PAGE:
Longing and Silence, Through the Fog, Sylvan Screams Analog, cassette (2013)
Originally released independently as a demo in 2013, this debut recording of San Francisco Bay Area one-man band Longing and Silence has been picked up by the up-and-coming Sylvan Screams Analog label and turned into an album with an extra track. Now the full glories of LaS can be enjoyed by audiences far beyond the act’s homeland. Well, admittedly these “glories” might take some time to sink in as LaS happens to be one of the more miserable depressive black doom metal bands. Songs proceed at a slow dejected foot-dragging pace, the drumming is drained of life and energy, and mournful buzzing guitars chug away while the harsh rattling vocals sigh and scrape through the lyrics. The atmosphere is a deep black fug through which living things struggle to move or swim. The odd thing about this album is that the sound seems reminiscent of some of the ambient batty acts of the French Black Legions of the mid to late 1990s but that may be an effect, accidental or deliberate, of the quality of the production on the original recording.
Most tracks are fairly long with the shortest at just five minutes if you disregard the short opening track which is called … “Opening”. (Talk about a grand entry!) After this, the album begins its doleful journey in earnest. Tracks are repetitive to the point of monotony although if you listen to each track quite closely, you’ll be surprised at how much change and variation are present in the details of the music. There can be surprisingly melodic moments though they’re hardly likely to have you whistling or tapping your fingers. One track “Wasted Days” could even be a bit rock’n’roll if it were sped up a bit as the solid-as-steel riffs and melodies have a hard edge and their texture has slight crunch. The bass is dominant throughout most tracks which tends to make the music a bit less black metal in sound if not in spirit and concept.
The B-side of the cassette starts off in a more lively manner with bonus track “Sinking Vessel” placed first instead of at the end as is the normal custom with such pieces. A cold space ambience, courtesy of some discreet background synth tones, helps shape the song and provides mystery and depth. The music still plods but not as slowly as before. During instrumental sections, guitars and synth tones share equal time and the duetting is surprisingly affecting and emotional. “Sinking Vessel” could almost pass as potential singles material as there are some very distinctive slash-guitar riffs and the track is song-like in structure. The title track is another highlight here: it’s a completely ambient piece done with synthesiser and acoustic-music tones and effects highlighted by wistful raindrop guitar notes.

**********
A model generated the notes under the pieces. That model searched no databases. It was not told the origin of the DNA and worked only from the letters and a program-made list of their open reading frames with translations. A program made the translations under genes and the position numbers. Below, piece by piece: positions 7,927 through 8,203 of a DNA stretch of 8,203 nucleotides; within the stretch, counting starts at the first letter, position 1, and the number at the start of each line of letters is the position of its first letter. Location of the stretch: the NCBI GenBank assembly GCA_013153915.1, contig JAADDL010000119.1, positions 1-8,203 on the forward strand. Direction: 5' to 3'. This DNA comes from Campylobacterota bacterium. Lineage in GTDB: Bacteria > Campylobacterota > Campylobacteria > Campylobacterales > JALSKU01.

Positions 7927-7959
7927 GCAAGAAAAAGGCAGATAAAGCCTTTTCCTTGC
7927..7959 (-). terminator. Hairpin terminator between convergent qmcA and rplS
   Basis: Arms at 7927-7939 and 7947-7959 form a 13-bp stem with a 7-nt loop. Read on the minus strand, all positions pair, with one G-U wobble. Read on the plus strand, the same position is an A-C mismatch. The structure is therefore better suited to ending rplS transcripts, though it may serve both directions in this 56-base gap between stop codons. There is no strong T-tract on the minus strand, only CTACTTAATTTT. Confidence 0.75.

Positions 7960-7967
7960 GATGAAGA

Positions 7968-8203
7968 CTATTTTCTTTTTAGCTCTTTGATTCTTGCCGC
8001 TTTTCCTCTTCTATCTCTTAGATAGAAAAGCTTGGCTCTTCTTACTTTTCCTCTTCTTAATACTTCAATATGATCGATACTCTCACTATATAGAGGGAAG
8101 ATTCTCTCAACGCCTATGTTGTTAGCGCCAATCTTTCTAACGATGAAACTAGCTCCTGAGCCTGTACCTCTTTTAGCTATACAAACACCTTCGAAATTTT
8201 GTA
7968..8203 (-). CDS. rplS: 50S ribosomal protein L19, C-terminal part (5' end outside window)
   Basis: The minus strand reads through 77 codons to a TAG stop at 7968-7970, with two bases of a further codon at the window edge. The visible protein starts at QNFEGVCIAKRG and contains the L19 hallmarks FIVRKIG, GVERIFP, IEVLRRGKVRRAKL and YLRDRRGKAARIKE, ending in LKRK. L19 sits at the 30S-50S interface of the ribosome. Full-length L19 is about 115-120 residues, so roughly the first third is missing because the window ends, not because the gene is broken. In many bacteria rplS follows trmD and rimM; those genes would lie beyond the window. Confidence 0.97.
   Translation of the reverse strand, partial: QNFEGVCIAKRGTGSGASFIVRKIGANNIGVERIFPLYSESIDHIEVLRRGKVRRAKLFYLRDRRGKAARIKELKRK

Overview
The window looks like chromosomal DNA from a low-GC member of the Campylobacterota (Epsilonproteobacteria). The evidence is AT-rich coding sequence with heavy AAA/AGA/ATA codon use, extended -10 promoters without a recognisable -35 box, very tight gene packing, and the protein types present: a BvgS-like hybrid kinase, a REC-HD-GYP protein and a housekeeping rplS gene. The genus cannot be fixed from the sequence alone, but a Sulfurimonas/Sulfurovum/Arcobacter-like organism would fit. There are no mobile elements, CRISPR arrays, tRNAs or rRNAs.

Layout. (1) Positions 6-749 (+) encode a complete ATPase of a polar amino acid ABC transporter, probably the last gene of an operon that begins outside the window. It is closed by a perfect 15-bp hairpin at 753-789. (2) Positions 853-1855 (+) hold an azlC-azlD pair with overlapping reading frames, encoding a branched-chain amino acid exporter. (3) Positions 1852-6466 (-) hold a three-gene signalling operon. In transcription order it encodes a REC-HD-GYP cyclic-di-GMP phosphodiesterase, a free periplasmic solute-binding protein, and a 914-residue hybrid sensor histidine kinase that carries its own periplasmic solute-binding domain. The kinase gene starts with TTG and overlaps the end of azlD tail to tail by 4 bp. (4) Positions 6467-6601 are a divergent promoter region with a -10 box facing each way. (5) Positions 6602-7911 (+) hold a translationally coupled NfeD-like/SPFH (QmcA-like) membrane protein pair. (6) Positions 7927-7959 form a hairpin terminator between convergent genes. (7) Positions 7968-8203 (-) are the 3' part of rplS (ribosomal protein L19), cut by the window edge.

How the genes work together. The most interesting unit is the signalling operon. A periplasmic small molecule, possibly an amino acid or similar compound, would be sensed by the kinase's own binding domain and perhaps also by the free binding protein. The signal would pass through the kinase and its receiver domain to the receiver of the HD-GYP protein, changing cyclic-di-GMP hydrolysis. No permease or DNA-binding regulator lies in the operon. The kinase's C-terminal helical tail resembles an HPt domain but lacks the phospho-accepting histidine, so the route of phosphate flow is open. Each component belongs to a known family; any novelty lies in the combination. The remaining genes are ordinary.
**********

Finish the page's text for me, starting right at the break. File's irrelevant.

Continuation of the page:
The album could have been edited for length as the repetition and monotony in half the tracks are more off-putting than immersive. I sense that the artist was striving for something to absorb the listener’s attention completely and, since repetition has (too often) been the standard way of mesmerising listeners and opening up their consciousness, used minimal and repetitive music structures to try to achieve that trance result. If it weren’t for the bonus track, the album would be a dreary affair; as it is, there’s more depth to the music and the listener is led to think that there must be much, much more to this LaS act than meets the ear. I certainly think so. It’s too soon to tell with just this one recording whether LaS is rethinking the musical direction taken with this depressive black doom style or plans to plunge ahead farther into the thick dark clouds of melancholy and repetition.